|Publication number||US4457496 A|
|Application number||US 06/366,848|
|Publication date||Jul 3, 1984|
|Filing date||Apr 9, 1982|
|Priority date||Jan 14, 1980|
|Publication number||06366848, 366848, US 4457496 A, US 4457496A, US-A-4457496, US4457496 A, US4457496A|
|Inventors||Pierre du Manoir de Juaye, Pierre Guerit, Gilbert Pollet, Marc Vassiliadis|
|Export Citation||BiBTeX, EndNote, RefMan|
|Patent Citations (6), Referenced by (5), Classifications (20), Legal Events (8)|
|External Links: USPTO, USPTO Assignment, Espacenet|
This is a continuation of application Ser. No. 111,905, filed Jan. 14, 1980 now abandoned.
The present invention concerns a filtration block with a mechanical and physical-chemical effect, for liquid metals and in particular for aluminium and aluminium base alloys, magnesium and magnesium base alloys.
Both in the foundry casting of parts and in the semicontinuous casting of plates, billets or ingots and in continuous casting, it has been recognised that, in order to produce sound parts which are free from defects, it is necessary to treat the metal in order to remove therefrom impurities and in particular inclusions which would impair the properties of the cast components. These operations may be purely mechanical in nature, such as filtration, or of a physical-chemical nature such as bringing the metal into contact with fluxes.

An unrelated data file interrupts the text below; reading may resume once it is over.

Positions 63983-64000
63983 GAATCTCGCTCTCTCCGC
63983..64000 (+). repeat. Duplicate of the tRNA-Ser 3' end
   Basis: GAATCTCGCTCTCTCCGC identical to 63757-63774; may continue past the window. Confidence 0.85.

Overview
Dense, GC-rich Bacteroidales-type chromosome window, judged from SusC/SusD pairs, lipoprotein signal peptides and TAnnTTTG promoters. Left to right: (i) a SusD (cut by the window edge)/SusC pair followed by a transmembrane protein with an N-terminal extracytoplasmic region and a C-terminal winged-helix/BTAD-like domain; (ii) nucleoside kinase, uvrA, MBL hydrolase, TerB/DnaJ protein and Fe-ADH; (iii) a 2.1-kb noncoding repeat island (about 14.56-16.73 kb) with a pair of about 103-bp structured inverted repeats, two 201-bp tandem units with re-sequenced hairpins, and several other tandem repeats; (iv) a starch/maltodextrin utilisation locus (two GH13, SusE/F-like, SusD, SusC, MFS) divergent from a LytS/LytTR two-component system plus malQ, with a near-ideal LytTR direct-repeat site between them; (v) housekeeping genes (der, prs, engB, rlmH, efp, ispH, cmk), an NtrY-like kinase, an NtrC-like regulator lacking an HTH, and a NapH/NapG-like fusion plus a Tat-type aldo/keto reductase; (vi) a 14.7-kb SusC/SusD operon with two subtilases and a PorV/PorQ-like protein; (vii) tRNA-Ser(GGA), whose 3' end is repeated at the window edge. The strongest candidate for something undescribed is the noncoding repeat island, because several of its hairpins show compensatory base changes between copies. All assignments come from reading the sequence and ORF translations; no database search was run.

In practice, the treatment operation comprises mechanical filtration and a washing operation by means of a flux which in most cases comprises one or more molten alkali metal and alkaline-earth metal halides, which facilitates wetting the inclusions and combining them together in the form of dross.
The inclusions which are not wetted by the metal and which the wetted by the fluxes, which arrive at a liquid metal-liquid flux interface which is thus formed, are trapped at the interface and pass into the liquid flux. They are eradicated from the liquid metal in the course of the washing operation.
A large number of patents disclose processes and apparatus which provide both for washing the metal by a flux and filtration thereof through porous materials.
The following may be mentioned in particular: U.S. Pat. Nos. 2,863,558, 3,006,473, 3,010,712, 3,025,155, 3,039,864 3,172,757, 3,821,238, 3,737,305 in the name of ALCOA; British Pat. No. 1 266 500 and French Pat. No. 2 061 246 to BACO (British Aluminium Company); French Pat. Nos. 1 254 899 and 1258 674 and British Pat. No. 1 148 344 to FOSECO; U.S. Pat. No. 3,227,547 to UNION CARBIDE and, more recently, U.S. Pat. Nos. 3,893,917, 3,962,081, 3,947,363 and 4,075,303, to ALUSUISSE which describe porous ceramic materials for filtering liquid aluminium.
These processes have been considered satisfactory for many years. At the present time however, the requirements made by the aeronautical industry, for thin strips for packaging, for thin sheets and for fine wires put the producers of semi-manufactured articles of light alloys and metals under an obligation continuously to improve the quality thereof, especially as the refinements made in respect of analytical methods have shown that microscopic inclusions which hitherto were considered negligible could impair certain mechanical characteristics and could increase the rejection rate and could sometimes render useless and even harmful certain extreme heat treatments which are carried out in the vicinity of the melting point of the eutectic constituents of the alloys.